I also love the title. Ender's Game. You might think it's referring to the game that all the boys play in Battle School but it also refers to Ender's life, to the 'game' he plays constantly in his life, against his brother, the other boys, and the teachers. It also references a twist at the end which is done very well. The book shows the game all children play as they grow up, learning to manipulate others and survive the various aspects of school, schoolmates and everything else. It is a perfect title.

I think it is a book anyone could enjoy, even those who prefer not to read science fiction.

So that's my review. Like it? Don't like it? Does it work/make sense? Does it make you want to read it? Should I do more like this? Let me know, somehow.

"With Ender, we have to strike a delicate balance. Isolate him enough that he remains creative--otherwise he'll adopt the systems here and we'll lose him. At the same time, we need to make sure he keeps a strong ability to lead."
- Orson Scott Card, Ender's Game, Ch. 4


  1. Talking about child development and 'reaching potential', I suggest reading Amy Chua's Battle Hymn of the Tiger Mother, and then the critique of it by David Brooks (New York Times).

    1. I do remember hearing about a bunch of controversy over the whole 'tiger mother' thing, but did not really know what it was about. After googling and wikipedia-ing, I have come to know a bit more about it.

      It sounds like she was extremely strict in certain ways, which pressured her children into becoming incredibly smart and talented. I cannot say for certain because I have not read her book, but it is interesting. She also seems to have gotten alot of foolish criticism about her parenting methods, and many folks seemed not to understand that she wasn't really trying to tell how Americans should raise their own children, only telling her story of how she raised hers.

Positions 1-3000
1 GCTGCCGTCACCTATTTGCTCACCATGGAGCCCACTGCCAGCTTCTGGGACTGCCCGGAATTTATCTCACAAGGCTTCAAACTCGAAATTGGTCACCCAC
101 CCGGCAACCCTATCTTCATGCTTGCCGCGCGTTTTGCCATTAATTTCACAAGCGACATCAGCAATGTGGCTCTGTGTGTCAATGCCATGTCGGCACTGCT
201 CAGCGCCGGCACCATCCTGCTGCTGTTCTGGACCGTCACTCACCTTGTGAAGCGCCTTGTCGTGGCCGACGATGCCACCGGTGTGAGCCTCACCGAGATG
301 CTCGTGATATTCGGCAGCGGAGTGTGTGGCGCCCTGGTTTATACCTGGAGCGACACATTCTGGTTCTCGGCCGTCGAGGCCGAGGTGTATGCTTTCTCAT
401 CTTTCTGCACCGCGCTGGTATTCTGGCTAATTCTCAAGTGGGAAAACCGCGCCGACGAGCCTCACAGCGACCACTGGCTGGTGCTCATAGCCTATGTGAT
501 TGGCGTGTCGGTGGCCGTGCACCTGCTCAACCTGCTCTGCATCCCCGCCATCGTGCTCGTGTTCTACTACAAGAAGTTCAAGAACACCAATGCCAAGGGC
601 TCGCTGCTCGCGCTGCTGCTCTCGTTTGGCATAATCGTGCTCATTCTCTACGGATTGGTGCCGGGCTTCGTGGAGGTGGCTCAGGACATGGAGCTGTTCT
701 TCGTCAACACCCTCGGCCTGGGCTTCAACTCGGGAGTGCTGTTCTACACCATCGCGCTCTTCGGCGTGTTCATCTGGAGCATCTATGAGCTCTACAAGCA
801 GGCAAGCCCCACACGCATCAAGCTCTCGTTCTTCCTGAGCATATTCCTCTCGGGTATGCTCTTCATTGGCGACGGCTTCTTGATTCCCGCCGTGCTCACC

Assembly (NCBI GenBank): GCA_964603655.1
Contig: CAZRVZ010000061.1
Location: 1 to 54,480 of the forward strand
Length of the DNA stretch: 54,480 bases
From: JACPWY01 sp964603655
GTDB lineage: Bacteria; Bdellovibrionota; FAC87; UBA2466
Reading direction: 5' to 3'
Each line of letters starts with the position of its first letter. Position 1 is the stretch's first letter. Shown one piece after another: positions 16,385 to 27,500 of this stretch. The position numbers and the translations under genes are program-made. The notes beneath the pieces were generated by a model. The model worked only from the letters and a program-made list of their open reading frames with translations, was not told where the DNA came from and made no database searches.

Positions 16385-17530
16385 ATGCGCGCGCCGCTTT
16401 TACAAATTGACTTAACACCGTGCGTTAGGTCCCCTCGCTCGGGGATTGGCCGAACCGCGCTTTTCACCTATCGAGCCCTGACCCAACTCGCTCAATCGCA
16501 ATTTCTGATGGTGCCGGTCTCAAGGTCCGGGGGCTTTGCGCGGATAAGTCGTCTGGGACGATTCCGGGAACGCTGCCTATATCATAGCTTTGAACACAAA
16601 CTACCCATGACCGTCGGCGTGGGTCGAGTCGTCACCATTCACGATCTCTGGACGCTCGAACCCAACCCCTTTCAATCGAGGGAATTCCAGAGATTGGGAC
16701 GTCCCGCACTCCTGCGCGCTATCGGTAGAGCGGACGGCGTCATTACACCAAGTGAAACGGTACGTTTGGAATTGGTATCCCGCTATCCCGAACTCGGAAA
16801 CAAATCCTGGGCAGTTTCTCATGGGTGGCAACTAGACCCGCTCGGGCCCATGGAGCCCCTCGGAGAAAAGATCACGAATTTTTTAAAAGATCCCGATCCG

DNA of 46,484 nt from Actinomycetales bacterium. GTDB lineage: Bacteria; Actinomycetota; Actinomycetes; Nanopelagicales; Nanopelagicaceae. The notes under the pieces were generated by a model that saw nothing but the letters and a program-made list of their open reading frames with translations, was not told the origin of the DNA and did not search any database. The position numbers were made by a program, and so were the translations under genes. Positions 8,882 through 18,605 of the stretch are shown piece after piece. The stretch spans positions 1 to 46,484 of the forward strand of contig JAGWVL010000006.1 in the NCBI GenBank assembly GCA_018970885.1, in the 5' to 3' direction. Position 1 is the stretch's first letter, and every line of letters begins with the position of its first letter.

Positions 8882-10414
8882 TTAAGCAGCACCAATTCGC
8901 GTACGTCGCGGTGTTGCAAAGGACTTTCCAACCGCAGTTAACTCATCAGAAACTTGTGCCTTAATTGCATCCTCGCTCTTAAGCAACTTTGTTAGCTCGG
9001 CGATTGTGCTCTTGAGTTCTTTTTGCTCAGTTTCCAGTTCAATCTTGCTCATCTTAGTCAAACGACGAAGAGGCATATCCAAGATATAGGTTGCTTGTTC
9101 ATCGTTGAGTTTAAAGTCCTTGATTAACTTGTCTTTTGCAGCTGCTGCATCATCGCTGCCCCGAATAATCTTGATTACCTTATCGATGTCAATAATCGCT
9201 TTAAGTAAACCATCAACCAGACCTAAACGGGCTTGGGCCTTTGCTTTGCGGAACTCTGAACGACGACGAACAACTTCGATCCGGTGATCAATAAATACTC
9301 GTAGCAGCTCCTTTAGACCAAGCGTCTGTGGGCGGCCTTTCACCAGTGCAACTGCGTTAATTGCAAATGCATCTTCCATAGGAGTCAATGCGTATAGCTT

I did read David Brooks' article, which was fascinating in that he states the true difficulties of childhood are in fact the socializing, the managing of group dynamics. He says a teenage girl sleepover is much more intellectually difficult than practicing music for four hours. It seems true to me, especially when in life, networking and socializing are often the most important aspects into achieving success in society. Essentially, he says what is learned by interaction with others outside the classroom is more valuable than what is learned within the classroom, which I have never really heard before, though it makes sense. Managing relationships and social interactions is incredibly more difficult than memorizing facts.

      So what's right? Who knows? Kids need classroom learning and social interaction with others, need to learn the basics of schoolwork and life-long socializing. They need enough pressure, structure and rules to push them to adapt, learn and achieve, but not so much that they cannot create and have fun.

      I would say that home schooling does not seem like a very good option. It deprives your children from interacting with others, socially cutting them off right from the start.

      Anyways, yeah. Thanks for the comment.